By Steve Persall
Times Movie Critic
Billy Zane doesn't seem like a bad guy at all, after playing one of the worst in movie history: Cal Hockley, the thorn between young lovers Jack and Rose in James Cameron's Titanic, now docked in theaters in 3-D.
Cal was the original 1-percenter, years before the other 99 percent occupied anything. Enormously wealthy with a misanthropic streak to match, Cal's nature was summed up by his callous reply to predictions that half of the ill-fated ship's passengers were doomed: "Not the better half."
Feel free to boo, hiss and be surprised by Zane, in these telephone interview excerpts:
Did you imagine 15 years ago that in 2012 you'd be still doing publicity for Titanic?
I have to say in some degree, yes. I knew certainly it would come up at the 100th anniversary (of the ship's sinking). You're always anticipating new formats in media. I imagine when it's available on an implant we'll be doing this again (laughs). But I didn't expect to see it as a theatrical re-release.
So much negative buzz circled Titanic during production, that it was too expensive and could ruin Paramount and Fox. Did you hear any of that on the set?
Sure, some of it trickled in but it was a blessing. All you can ask for is people clamoring for your doom, because you're destined to triumph. The last thing you want is people touting expectations of the biggest film of all time. That's the kiss of death, isn't it? We were emboldened by the assumptions (of failure). The fact that we heard them was comforting, in a strange way. The contrary would have been worrisome.
What is it like, being known for playing such a despised villain?
The strange thing is: I've been getting reactions from people ... seeing Cal as a slightly sympathetic character now. They suddenly found a different perspective this time around. Maybe they're just getting a little older and wiser.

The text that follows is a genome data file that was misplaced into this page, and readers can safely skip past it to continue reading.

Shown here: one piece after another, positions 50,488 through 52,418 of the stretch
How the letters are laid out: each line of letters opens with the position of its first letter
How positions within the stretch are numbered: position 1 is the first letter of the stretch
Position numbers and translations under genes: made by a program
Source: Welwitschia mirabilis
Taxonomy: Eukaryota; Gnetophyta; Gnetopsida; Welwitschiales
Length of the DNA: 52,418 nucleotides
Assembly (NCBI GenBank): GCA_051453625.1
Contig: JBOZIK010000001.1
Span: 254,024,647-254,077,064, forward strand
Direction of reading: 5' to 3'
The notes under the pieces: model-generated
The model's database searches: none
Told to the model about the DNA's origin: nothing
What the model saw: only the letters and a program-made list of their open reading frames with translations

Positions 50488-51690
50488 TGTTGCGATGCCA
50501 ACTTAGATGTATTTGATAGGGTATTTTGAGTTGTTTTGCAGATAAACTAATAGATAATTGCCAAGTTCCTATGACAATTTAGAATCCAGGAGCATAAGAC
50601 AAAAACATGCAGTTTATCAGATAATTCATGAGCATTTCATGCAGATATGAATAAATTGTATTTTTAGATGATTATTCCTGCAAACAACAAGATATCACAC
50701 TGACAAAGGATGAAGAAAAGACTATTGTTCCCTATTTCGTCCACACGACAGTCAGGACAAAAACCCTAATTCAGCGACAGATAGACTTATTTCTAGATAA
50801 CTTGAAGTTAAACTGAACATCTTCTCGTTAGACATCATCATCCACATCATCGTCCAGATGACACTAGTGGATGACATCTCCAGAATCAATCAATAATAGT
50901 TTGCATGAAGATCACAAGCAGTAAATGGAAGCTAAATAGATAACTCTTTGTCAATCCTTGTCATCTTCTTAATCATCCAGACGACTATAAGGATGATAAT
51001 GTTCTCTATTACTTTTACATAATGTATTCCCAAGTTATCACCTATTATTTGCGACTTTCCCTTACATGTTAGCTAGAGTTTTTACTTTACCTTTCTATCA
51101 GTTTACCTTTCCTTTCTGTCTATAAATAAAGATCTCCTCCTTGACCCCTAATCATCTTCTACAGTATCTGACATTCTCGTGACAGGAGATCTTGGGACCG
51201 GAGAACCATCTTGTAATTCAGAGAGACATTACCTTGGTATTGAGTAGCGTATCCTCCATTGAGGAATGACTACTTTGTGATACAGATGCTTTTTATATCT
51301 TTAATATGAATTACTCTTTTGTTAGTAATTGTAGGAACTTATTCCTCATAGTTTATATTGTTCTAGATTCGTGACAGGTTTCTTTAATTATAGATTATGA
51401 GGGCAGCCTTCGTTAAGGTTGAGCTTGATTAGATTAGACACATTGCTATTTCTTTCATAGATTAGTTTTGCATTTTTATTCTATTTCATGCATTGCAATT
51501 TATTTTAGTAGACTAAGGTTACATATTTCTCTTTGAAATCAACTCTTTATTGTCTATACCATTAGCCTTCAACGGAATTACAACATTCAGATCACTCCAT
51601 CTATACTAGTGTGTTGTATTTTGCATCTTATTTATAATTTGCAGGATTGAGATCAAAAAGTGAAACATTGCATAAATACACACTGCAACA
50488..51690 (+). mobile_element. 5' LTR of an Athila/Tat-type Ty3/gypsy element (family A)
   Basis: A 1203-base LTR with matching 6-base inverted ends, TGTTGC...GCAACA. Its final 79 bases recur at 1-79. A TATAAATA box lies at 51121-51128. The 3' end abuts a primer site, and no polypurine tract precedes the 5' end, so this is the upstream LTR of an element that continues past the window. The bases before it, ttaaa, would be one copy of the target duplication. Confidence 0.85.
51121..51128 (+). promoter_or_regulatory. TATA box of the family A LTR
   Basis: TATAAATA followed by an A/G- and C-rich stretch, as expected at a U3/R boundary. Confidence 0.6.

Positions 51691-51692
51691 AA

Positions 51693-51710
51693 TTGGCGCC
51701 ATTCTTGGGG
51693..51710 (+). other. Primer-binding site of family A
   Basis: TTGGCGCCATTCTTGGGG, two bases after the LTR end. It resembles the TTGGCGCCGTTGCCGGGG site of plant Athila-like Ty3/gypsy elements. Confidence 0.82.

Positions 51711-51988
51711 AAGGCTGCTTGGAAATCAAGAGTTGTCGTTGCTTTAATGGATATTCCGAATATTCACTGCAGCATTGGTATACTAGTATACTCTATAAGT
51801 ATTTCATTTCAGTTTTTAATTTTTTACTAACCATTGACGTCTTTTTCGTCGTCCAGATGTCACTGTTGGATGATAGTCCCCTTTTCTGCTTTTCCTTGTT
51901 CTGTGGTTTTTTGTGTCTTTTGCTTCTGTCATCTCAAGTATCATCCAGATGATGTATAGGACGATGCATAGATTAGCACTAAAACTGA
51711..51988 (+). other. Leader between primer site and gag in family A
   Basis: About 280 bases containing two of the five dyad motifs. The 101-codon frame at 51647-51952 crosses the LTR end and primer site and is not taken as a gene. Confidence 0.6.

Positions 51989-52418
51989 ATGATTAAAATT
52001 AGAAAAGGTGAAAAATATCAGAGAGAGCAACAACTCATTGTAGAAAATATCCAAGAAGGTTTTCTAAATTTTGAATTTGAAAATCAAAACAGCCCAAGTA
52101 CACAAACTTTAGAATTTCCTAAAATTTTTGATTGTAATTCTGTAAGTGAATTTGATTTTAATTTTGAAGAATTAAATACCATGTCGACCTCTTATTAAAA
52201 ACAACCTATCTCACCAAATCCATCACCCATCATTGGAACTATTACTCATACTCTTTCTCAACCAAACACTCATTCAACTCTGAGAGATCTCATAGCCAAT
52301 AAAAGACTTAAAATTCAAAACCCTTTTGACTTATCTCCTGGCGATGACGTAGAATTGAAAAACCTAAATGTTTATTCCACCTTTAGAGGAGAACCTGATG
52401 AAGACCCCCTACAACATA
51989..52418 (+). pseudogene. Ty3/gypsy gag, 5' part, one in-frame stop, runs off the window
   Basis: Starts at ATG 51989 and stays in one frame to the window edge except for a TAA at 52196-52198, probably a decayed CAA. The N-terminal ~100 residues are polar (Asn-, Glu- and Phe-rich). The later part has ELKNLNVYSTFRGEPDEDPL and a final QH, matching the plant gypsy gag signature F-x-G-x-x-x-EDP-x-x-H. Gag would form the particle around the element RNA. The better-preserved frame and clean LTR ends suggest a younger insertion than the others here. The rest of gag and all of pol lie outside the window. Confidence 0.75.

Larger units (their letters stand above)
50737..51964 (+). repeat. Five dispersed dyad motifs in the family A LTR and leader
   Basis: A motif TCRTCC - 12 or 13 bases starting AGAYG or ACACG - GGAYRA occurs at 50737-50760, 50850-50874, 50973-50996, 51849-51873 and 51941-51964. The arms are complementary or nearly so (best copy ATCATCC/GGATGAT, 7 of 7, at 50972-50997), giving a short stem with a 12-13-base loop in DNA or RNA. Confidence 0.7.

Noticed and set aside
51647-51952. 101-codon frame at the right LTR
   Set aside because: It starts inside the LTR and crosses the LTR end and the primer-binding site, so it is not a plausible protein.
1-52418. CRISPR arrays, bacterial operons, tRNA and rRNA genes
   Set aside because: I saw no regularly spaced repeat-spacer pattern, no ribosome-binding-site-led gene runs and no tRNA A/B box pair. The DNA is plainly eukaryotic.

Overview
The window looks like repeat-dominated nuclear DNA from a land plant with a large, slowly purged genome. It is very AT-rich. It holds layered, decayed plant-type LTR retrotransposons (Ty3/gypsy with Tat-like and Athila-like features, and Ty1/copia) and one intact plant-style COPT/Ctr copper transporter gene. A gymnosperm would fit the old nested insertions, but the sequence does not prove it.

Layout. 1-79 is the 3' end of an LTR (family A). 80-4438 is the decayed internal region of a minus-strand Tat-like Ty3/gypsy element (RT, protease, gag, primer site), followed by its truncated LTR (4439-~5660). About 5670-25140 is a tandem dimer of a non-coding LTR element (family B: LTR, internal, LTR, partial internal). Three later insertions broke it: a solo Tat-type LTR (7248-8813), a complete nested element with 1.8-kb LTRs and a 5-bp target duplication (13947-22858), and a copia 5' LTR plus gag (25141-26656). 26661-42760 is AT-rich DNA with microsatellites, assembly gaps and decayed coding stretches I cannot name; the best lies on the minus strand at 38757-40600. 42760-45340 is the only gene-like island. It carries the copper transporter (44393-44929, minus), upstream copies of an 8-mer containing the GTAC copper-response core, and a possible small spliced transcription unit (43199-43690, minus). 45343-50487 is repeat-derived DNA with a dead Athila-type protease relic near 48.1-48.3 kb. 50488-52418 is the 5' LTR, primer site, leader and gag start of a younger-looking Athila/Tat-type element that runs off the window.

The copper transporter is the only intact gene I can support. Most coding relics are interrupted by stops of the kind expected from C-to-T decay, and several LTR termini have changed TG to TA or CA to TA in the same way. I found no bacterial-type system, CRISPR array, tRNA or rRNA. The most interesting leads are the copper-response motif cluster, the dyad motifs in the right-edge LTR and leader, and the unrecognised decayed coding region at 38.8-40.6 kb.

That's surprising in the Occupy Wall Street era. Cal is the ultimate 1-percenter.
The wealthy are an easy target but what you see (in Cal) is someone who was poorly programmed. You see the limitation of the 1-percent curriculum, narrow in its focus and not giving credit to the power of bohemia.
Everyone knows what Titanic did for Leonardo DiCaprio and Kate Winslet. What difference did it make in your career?
All kinds. I found it to be an amazing means to an end. It's an incredible calling card, to be perfectly honest. I suddenly found myself invited to seats at the table with masters of industry, sovereign leaders, at the U.N. pushing energy policies. ... It was an invitation to engage, and fortunately I had initiatives that I was aligned with, assisting the common good. That was a great and handy tool.
It's impolite to discuss money, but did you have a back-end deal (for a piece of Titanic's $1.8 billion grosses)?
Yeah, we had a bonus structure built in, different benchmarks. When it made a certain amount we all got a kicker. Maybe whoever negotiated wasn't expecting to pay those bills (laughs). … It just kept going and going, and probably surprised the business affairs departments of both studios.
Ever ask Cameron if there's room for you in another blockbuster?
He's not stupid. I don't think he needs my soliciting. He knows me, knows my work, we like each other. If there's something he feels is right, we'll rock it.
Steve Persall can be reached at firstname.lastname@example.org or (727) 893-8365.